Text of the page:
With a 41% out-of-state population among Purdue’s students, a large portion of Purdue’s student population has not grown up accustomed to the unique Indiana climate.

Out-of-state students have largely been surprised by the weather in West Lafayette. The most unexpected aspect for the students was the extreme variance in weather that Indiana experiences day-to-day.

“Coming into Purdue, I was not expecting it to be 50 degrees and rainy one day, and then 70 degrees and sunny the next,” said Blake King, a freshman in the College of Engineering from Austin, Texas.

King was also pleasantly surprised with the fall weather and the leaves changing colors, he said.

The students who were the most shocked by the weather usually came from cities far away from West Lafayette.

Both sophomores Stephen Casey in the College of Engineering from Georgia and Charlie Thrift in the College of Health and Human Sciences from California said they did not have nearly enough cold-weather gear coming in as freshmen.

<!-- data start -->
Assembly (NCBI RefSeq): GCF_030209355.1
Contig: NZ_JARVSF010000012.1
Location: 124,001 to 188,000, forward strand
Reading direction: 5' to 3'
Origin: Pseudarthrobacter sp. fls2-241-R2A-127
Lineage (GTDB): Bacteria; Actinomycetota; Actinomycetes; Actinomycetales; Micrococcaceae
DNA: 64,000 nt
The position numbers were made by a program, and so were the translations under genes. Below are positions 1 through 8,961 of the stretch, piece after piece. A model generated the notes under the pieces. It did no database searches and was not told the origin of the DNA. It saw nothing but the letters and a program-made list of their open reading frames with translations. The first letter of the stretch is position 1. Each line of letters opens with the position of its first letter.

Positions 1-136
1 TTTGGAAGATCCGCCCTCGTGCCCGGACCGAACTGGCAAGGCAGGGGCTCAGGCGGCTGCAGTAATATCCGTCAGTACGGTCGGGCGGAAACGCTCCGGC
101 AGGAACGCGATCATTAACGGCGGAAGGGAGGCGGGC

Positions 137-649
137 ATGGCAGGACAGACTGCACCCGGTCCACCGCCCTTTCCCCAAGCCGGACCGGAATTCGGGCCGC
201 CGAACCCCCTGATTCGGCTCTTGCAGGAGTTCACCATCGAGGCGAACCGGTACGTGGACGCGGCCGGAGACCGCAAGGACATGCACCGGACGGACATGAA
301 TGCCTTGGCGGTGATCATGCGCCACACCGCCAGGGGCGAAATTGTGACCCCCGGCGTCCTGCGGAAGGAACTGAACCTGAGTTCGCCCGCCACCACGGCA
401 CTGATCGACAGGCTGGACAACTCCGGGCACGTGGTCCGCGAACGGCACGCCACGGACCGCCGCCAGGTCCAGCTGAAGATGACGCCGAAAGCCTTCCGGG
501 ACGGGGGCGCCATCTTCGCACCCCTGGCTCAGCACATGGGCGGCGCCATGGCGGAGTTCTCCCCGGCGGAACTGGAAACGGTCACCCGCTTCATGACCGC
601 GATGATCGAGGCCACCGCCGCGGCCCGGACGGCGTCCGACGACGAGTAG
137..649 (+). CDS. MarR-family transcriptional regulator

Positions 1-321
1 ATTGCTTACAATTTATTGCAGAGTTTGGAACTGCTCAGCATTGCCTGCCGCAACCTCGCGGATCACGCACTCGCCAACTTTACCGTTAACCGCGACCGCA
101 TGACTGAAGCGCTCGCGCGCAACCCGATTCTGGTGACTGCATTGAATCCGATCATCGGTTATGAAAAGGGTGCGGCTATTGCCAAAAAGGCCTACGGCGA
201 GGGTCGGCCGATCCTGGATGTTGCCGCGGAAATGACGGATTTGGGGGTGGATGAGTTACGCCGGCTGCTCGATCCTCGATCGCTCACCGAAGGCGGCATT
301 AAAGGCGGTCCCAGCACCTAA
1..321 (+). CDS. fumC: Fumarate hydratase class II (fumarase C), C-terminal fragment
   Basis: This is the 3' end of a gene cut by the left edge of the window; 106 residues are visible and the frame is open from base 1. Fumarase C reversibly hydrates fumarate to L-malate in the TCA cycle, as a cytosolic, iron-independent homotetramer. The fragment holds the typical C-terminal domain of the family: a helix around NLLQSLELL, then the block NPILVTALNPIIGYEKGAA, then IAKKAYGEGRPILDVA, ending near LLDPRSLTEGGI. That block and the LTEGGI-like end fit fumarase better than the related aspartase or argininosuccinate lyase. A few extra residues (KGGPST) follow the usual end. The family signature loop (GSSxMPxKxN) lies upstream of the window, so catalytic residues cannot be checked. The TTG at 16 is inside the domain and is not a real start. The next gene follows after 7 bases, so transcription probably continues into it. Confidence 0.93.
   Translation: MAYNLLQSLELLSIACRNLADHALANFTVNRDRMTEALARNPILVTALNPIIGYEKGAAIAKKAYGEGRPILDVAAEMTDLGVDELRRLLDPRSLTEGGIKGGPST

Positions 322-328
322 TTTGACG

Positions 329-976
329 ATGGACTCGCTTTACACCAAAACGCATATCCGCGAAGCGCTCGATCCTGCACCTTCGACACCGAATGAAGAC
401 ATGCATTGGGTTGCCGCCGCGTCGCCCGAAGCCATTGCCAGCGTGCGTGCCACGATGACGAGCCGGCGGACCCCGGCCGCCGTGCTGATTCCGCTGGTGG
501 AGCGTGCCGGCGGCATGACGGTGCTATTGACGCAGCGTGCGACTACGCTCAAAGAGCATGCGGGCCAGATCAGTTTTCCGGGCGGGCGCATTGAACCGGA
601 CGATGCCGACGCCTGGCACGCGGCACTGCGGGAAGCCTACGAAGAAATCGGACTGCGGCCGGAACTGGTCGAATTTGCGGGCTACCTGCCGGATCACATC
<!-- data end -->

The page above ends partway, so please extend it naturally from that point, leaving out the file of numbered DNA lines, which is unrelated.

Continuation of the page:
Four of the 15 students interviewed said they did not own a winter jacket before coming to West Lafayette as a freshman.

“The winter temperatures certainly took some getting used to,” said Lauren Nolet, a sophomore in the College of Liberal Arts from North Carolina. “I had to buy a parka last year which I’ve never had before.”

Those who were out-of-state but still came from the Midwest anticipated the fluctuating weather with hot, humid summers and cold, dry winters.

Camden Frieling, a junior in the College of Engineering, said he did not notice a “crazy difference” between West Lafayette weather and his hometown in Buffalo Grove, Illinois. Camden said that while the summer months are definitely more humid than his hometown, the winters are very similar.

Out-of-state students who came from colder climates seemed better prepared for the cold weather than those from warmer climates, such as Evan Pittman, a freshman in the College of Engineering from Minnesota.

“I knew coming in that the winters can get pretty brutal in Indiana,” Pittman said, “so I made sure to pack plenty of warm clothing and coats.”

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